Friday, February 12, 2016

Pucker Factor Increases

Will Turkey enter the Syrian civil war to save Aleppo? Will Russia take on NATO member Turkey over that? Will that then spread to the entire front with NATO?

I noted that Russia's accusation that Turkey was about to "invade" Syria was probably fairly accurate:

Odd as it may seem, just because their lips are moving doesn't necessarily mean the Russians are lying. (Although that's the way to bet, in general.)

The Turks probably are preparing to move into Syria. They've long wanted a buffer zone (or a safe zone or a humanitarian corridor or whatever you want to call it) along their border with Syria where rebels could have a sanctuary and to have a safe place for refugees short of reaching Turkey.

Turkey seems to be telegraphing an intention to do just that with an argument designed to get Europe to go along (tip to the Instapundit Borg):

Speaking to reporters en route to Turkey from the Netherlands, Davutoğlu said that he had told German Chancellor Angela Merkel of the need to stop Russia in Syria in order to prevent further influxes of refugees to Turkey and Europe from the region, the Hürriyet daily reported on Friday. When asked whether Turkey will take action to reopen the corridor to Aleppo, Davutoğlu said, “Wait for the next few days and you will have the answer,” daily Hürriyet reported on Friday.

As I noted in an update to that post above about Russia's accusation, I figured Europe could be convinced to at least stay quiet by Turkey's argument that only halting Assad's offensive can prevent more now-unwanted refugees from reaching Western European street festivals.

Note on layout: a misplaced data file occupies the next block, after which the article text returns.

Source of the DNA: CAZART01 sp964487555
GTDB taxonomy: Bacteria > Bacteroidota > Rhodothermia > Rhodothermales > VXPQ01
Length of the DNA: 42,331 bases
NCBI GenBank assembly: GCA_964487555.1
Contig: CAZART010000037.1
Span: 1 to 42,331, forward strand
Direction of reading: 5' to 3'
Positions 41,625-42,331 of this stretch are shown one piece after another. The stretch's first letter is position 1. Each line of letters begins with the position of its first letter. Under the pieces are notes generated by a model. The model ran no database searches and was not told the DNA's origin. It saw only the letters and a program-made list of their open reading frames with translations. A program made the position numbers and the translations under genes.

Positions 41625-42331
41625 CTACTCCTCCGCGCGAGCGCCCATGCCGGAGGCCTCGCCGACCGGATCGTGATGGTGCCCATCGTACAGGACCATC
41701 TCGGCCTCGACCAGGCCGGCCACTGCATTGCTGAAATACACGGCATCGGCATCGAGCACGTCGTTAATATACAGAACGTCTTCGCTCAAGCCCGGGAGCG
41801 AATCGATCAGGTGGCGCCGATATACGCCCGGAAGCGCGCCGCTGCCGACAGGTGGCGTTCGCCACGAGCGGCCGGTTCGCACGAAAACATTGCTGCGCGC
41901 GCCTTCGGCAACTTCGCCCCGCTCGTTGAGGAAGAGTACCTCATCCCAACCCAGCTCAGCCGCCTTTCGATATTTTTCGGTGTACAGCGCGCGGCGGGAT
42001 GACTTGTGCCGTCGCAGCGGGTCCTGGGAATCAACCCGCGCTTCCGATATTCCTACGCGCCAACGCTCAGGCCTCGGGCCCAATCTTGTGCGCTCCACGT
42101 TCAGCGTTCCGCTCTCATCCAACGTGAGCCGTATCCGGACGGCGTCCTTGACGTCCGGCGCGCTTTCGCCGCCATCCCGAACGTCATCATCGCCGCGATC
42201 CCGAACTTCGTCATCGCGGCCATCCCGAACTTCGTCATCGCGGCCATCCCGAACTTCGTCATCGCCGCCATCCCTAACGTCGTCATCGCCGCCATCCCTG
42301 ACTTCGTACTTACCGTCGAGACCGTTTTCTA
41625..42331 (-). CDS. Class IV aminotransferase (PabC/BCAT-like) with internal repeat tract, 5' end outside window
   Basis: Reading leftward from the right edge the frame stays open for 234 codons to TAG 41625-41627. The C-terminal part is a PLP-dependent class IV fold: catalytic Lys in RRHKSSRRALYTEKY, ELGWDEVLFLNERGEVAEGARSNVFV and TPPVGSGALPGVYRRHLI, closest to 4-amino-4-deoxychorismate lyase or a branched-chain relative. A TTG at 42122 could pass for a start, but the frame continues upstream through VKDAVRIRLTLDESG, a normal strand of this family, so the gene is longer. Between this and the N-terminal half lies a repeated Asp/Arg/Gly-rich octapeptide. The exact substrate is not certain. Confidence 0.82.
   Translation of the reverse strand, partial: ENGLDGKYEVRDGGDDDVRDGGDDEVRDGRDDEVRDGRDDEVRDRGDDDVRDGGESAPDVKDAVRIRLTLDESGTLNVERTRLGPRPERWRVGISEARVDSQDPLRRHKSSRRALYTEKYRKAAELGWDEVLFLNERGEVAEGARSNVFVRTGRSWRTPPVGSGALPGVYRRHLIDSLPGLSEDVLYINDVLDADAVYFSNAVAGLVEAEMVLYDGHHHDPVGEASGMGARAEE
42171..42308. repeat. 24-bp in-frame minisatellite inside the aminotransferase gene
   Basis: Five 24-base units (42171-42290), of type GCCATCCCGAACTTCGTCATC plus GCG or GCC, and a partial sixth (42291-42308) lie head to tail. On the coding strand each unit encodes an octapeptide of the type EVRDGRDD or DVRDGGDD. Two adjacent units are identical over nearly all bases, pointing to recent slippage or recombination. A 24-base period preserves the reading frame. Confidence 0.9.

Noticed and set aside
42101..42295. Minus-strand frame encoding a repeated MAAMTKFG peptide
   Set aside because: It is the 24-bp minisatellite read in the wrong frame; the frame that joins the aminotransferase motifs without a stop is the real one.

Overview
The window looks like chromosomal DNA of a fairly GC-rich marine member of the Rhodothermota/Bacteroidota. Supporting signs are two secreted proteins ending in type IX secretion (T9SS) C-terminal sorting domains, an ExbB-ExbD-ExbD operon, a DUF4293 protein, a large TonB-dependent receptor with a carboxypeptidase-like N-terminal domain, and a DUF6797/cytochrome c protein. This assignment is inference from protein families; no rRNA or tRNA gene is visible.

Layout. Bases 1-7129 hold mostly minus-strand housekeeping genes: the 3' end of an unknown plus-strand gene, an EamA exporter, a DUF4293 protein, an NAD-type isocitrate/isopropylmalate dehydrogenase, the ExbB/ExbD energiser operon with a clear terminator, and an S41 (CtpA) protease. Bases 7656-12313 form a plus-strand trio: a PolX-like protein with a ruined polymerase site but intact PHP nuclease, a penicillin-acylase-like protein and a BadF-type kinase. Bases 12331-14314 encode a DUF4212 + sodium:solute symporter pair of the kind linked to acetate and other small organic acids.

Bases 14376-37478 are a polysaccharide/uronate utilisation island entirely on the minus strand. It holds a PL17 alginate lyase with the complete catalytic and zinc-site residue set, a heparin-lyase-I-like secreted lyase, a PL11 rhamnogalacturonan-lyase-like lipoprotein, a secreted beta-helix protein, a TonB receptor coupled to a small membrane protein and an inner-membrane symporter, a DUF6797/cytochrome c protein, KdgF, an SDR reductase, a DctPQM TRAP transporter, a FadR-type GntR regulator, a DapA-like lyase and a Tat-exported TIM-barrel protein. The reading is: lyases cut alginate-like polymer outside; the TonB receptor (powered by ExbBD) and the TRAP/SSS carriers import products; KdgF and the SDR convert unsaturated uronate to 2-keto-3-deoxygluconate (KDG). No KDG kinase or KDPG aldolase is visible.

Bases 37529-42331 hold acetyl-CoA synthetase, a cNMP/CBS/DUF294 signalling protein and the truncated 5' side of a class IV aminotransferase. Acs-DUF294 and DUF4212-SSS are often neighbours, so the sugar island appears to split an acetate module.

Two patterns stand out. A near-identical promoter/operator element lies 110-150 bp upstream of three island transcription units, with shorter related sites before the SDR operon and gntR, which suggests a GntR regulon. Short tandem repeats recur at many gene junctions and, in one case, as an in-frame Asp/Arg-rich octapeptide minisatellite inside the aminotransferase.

And Russia is flexing military muscle against Turkey (tip to the Instapundit Borg):

Mr. Felgenhauer [per the link, "one of Russia’s top defense analysts" with links to Russia's military] minces no words about this: “Russia has begun the deployment of forces and resources for a major war with Turkey.” Mr. Putin has decided to let his client, the Assad regime, win its bloody civil war, first in the north around Aleppo, and any moves by Turkey or NATO to stop them will be met with force. So far, President Barack Obama has let Mr. Putin do whatever he likes in Syria, no matter the cost in innocent lives, so the Kremlin has no reason to think that will change.

While I don't think Russia has the conventional military power to fight a war against NATO stretching from the Middle East to the Arctic Circle (fighting in Syria is stretching Russia's few good military assets enough to reduce their capabilities in Ukraine's Donbas, after all), let alone against Turkey, Russia does have a lot of nuclear weapons which Russia views as the ultimate backstop for their weakened land forces.

However, you can't rule out the possibility that Felgenhauer is writing the way he is to conceal Russian military weakness to help Putin bluff his way to a cheap victory over an irresolute NATO.